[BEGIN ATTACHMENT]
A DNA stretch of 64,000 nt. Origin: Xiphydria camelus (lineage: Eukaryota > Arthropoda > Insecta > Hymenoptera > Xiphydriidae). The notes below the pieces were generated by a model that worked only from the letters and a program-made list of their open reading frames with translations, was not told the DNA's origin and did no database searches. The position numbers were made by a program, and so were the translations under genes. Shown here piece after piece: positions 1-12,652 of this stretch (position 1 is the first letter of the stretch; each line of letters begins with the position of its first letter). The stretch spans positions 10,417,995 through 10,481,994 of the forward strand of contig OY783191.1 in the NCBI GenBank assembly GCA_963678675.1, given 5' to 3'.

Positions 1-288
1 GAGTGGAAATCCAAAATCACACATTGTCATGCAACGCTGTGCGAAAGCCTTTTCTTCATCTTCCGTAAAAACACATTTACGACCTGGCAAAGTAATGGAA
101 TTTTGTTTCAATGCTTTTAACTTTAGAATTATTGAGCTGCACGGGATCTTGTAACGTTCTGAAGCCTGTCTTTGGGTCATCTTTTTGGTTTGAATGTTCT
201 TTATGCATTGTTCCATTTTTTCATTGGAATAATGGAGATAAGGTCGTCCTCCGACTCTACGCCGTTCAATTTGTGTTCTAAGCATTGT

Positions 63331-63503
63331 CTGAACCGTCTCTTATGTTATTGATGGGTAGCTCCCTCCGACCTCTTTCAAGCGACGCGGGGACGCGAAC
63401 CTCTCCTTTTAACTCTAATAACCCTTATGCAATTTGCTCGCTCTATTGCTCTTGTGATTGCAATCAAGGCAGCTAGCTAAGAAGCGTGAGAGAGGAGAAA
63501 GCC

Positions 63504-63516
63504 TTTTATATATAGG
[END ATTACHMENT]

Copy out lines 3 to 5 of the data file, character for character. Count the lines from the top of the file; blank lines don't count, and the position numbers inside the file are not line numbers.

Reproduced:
1 GAGTGGAAATCCAAAATCACACATTGTCATGCAACGCTGTGCGAAAGCCTTTTCTTCATCTTCCGTAAAAACACATTTACGACCTGGCAAAGTAATGGAA
101 TTTTGTTTCAATGCTTTTAACTTTAGAATTATTGAGCTGCACGGGATCTTGTAACGTTCTGAAGCCTGTCTTTGGGTCATCTTTTTGGTTTGAATGTTCT
201 TTATGCATTGTTCCATTTTTTCATTGGAATAATGGAGATAAGGTCGTCCTCCGACTCTACGCCGTTCAATTTGTGTTCTAAGCATTGT